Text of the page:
Assaye is a small village in the Jalna district of the state of Maharashtra in western India. The village was the location of the Battle of Assaye in 1803, fought between the Maratha Empire and the British East India Company.
It became the first real victory for the young general Arthur Wellesley (later Duke of Wellington). Here he commanded a vastly outnumbered combined force of British and Sepoy regiments against a mixed modernised and tribal Maratha army. He always described this as his greatest military victory.
The Assaye battle honour was awarded by the Governor General of British India to all East India Company battalions and British Army regiments that took part of the Battle of Assaye. The battle occurred on 23 September 1803, near the village of Assaye in western India where a small force under the command of Major General Arthur Wellesley defeated a 50,000 strong army of the Maratha Confederacy. The British and native troops (which consisted of Madras Line only) were awarded the battle honour Assaye with the device of Elephant vide General Order of Governor General dated 30 October 1803. The British regiments and Madras battalions involved were also presented with an honorary colour to mark their achievement. The Madras Battalions celebrated the victory for over a century till their disbandment in the 1920s.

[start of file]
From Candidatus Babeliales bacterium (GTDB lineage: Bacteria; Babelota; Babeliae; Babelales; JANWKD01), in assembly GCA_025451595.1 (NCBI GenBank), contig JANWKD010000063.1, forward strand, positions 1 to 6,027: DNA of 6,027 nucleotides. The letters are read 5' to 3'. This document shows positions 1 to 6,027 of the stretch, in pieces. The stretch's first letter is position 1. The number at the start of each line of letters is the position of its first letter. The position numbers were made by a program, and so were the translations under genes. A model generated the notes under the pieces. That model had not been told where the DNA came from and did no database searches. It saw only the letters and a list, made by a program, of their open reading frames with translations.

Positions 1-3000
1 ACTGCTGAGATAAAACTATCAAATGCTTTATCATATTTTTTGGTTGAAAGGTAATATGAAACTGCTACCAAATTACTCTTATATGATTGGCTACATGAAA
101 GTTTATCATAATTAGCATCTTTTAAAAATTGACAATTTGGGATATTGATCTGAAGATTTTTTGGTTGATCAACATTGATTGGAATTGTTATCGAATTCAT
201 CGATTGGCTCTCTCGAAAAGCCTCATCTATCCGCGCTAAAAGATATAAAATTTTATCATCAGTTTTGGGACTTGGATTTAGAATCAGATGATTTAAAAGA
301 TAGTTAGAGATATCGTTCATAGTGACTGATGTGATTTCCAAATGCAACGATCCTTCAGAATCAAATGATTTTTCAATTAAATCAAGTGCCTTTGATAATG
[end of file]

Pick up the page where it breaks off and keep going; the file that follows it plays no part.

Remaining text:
Of the sepoy battalions which faced the Maratha line, the only surviving battalion is the 1st Battalion, the Punjab Regiment of the Pakistan Army, the erstwhile 1st/1st Madras Infantry.
In the Indian Army only the Madras Sappers have this unique battle honour now but it counts as repugnant.
The Royal Highland Fusiliers which were formed on 20th Januar 1959 by an amalgamation of The Royal Scots Fusiliers and the Highland Light Infantry, are the descendant of the 74th (Highland) Regiment of Foot who first became The Highland Light Infantry in 1881, are the only British infantry regiment to still carry the battle honour.
The Light Dragoons, as the descendant of the 19th Light Dragoons, the only British cavalry regiment present, are the only British cavalry regiment to carry the battle honour. They became 19th PWO Hussars and used the Assaye Elephant as their cap badge.
The Assaye was a barque that was lost with all 25 hands on a voyage from London to Wellington, New Zealand in 1890.